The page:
By Michael Hurley, CBS Boston
NOTE: This is the third installment in a series dedicated to the "forgotten" playoff games from the Patriots' 20-year run as kings of the NFL.
The Game: 2007 AFC Championship Game vs. San Diego Chargers
Location: Gillette Stadium, Foxboro, Mass.
It takes quite a lot for a conference championship game to become "forgotten." And really, the term may not be wholly inaccurate for this particular game, because the image of LaDainian Tomlinson standing idly on the sidelines with a coat over his shoulders while his quarterback played through a torn ACL remains embedded forever in the collective memory of every football fan.
Yet beyond that detail, much of the football events on Jan. 20, 2008 were either forgotten immediately or wiped away once the historic evening of Super Bowl XLII took place a couple of weeks later.
And digging into the vault for that frigid, blustery, gray Foxboro day, it shows that what took place at Gillette Stadium was an extraordinarily weird win for what was considered to be maybe the greatest football team of all time. Perhaps we should have seen this game as an omen of what was to come just 14 days later.
Surely, you're quite familiar with the 2007 Patriots. Undefeated regular season, records set by Tom Brady and Randy Moss, historic offense, fourth-ranked defense, a lock to become the NFL's first 19-0 team. You've heard of them.
The Chargers, meanwhile, had been kicking around for years as a Super Bowl contender, without ever really contending for a Super Bowl. They lost a wild-card game at home against the Jets in 2004, and they blew their home divisional matchup with the Patriots in 2006, leading to the firing of Marty Schottenheimer despite his 35-13 record in his final three years in San Diego.
So out went Schottenheimer and in came Norv Turner, who instantly helped the Chargers to their deepest playoff run since 1994. After a 5-5 start, the Chargers won six straight games to end the regular season at 11-5. They outscored opponents 183-75 during that winning streak, and they looked like a legitimate contender for the second straight year.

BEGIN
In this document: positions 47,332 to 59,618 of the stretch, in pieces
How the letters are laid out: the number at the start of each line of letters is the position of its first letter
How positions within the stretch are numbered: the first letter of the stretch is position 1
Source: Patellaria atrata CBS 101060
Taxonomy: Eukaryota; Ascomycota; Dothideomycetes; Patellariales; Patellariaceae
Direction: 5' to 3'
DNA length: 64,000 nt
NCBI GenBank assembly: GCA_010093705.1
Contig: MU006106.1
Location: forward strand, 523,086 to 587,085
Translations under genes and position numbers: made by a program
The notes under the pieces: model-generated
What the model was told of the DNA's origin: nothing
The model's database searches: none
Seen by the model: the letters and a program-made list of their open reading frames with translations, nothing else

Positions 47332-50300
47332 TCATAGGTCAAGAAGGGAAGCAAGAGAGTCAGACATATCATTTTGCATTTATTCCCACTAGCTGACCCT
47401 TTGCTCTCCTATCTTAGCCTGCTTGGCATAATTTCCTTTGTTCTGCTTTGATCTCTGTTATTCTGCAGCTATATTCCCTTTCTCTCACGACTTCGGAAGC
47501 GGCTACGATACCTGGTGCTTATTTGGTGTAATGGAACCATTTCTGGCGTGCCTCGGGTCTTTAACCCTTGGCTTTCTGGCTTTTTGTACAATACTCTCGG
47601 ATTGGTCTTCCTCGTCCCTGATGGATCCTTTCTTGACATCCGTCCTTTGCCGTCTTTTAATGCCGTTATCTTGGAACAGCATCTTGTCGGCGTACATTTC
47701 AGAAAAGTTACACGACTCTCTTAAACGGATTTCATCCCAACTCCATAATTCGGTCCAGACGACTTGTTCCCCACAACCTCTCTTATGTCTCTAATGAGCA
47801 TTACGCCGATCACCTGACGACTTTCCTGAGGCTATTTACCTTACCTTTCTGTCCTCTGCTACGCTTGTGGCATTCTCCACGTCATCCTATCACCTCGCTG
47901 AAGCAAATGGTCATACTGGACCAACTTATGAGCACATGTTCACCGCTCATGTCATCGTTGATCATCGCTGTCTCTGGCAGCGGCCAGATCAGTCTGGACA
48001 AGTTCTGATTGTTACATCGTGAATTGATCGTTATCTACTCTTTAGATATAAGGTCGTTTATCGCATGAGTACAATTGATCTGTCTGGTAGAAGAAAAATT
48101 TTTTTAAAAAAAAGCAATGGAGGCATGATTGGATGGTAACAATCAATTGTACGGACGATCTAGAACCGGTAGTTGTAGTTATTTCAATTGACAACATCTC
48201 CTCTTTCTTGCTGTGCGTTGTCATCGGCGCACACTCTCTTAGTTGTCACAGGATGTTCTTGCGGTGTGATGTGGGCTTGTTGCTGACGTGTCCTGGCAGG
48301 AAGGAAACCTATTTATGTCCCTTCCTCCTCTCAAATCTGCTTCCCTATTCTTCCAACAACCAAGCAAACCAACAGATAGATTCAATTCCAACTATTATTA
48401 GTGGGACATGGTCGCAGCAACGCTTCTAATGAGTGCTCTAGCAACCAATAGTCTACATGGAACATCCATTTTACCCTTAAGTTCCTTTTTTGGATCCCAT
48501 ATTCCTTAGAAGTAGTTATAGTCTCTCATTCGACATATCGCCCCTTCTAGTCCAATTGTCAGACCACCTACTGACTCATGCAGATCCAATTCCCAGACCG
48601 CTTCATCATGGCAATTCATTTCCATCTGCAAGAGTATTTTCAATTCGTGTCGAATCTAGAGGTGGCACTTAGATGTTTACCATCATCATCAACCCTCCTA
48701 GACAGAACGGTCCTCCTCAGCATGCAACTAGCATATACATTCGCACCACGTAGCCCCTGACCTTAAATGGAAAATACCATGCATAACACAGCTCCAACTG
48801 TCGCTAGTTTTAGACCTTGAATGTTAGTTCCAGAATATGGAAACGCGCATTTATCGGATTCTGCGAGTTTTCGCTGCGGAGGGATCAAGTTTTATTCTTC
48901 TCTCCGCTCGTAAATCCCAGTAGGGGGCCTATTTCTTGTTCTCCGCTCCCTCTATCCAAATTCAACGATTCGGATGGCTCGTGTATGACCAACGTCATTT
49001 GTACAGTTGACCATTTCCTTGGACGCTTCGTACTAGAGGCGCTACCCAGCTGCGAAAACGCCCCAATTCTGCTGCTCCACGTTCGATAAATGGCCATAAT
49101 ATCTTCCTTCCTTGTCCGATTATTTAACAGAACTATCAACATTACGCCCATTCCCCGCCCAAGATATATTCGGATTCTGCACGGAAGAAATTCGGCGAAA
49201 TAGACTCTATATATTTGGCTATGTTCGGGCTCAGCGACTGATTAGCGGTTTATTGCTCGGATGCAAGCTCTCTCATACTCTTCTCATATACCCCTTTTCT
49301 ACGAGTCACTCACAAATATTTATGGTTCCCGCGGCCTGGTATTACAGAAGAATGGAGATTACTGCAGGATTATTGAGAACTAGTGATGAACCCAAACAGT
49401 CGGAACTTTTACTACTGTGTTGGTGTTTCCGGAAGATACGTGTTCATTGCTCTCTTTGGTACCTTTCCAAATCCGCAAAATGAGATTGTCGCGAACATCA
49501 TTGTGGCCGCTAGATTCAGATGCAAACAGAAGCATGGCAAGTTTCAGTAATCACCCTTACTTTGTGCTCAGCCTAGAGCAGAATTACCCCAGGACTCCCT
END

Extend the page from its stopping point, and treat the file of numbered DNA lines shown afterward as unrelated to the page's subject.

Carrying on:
Or ... at least they'd be considered a contender if it was a normal year. This was not a normal year. The Patriots were undefeated and were going to remain that way through February. Everyone knew it. We just had to wait for it to become official.
These two teams, by the way, hated each other. Tomlinson's post-loss rant in San Diego a year earlier remained fresh on the minds of everyone in New England, and the sting of that playoff loss fueled the Chargers all season. The Patriots, meanwhile, had rallied around Bill Belichick all season long, so Tomlinson's commentary on the head coach likely surfaced once or twice during the week leading up to this game.
The playoff meeting was a rematch of the Chargers' Week 2 trip to Gillette, a game which the Patriots won 38-14. That was an early sign that this was going to be a special season for the Patriots, and the rematch (featuring a hobbled QB in Rivers, a hobbled running back in LaDainian Tomlinson, and a hobbled tight end in Antonio Gates) was not supposed to present any sort of real challenge.
It wasn't quite Titans-in-2003 levels of cold, but the chilly weather was no doubt a factor in this game, with gusts sending passes to the turf and wind chills to the single digits. Its effects were seen early.